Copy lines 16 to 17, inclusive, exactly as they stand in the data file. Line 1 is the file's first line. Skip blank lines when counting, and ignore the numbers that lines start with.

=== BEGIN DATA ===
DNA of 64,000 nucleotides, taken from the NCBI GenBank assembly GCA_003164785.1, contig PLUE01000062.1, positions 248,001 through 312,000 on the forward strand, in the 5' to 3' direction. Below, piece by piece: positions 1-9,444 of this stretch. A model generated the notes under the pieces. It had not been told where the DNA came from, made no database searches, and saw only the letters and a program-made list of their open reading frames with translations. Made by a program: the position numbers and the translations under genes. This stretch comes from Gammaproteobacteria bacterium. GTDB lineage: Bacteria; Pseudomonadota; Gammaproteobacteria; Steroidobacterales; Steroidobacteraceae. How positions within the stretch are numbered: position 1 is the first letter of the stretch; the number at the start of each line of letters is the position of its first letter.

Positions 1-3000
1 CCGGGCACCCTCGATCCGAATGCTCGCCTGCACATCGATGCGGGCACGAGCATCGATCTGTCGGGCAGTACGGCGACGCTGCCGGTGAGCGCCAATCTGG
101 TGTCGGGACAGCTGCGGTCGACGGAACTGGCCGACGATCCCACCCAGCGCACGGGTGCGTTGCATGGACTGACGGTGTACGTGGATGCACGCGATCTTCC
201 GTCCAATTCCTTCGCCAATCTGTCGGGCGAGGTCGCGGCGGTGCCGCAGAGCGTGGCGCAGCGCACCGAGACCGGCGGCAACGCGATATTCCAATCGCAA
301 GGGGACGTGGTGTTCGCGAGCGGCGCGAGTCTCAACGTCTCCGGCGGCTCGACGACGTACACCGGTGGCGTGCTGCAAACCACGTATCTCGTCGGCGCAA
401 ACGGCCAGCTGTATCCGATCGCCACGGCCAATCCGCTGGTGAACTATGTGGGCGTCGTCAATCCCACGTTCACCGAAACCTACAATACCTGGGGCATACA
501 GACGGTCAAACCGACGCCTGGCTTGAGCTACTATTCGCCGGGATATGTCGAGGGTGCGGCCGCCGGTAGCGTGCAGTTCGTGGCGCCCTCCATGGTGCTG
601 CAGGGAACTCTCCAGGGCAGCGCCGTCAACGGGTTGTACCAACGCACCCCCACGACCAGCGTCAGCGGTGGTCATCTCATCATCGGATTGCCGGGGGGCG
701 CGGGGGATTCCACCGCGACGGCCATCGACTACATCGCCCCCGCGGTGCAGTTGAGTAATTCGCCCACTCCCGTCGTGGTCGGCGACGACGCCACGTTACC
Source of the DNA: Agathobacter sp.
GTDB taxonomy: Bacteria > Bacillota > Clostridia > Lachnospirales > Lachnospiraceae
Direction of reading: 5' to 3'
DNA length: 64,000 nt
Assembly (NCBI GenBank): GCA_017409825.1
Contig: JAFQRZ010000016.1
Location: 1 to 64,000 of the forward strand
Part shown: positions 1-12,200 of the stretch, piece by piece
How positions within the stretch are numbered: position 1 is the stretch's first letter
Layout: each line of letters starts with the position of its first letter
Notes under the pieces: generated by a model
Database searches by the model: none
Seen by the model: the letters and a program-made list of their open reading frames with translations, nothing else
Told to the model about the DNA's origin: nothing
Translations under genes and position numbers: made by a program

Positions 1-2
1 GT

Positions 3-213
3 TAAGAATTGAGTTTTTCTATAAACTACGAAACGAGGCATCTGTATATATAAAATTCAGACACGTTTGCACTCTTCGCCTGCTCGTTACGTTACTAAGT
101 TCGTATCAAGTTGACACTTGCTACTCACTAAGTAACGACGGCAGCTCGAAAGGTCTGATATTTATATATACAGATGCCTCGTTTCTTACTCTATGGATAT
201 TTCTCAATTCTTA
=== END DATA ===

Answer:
Contig: JAFQRZ010000016.1
Location: 1 to 64,000 of the forward strand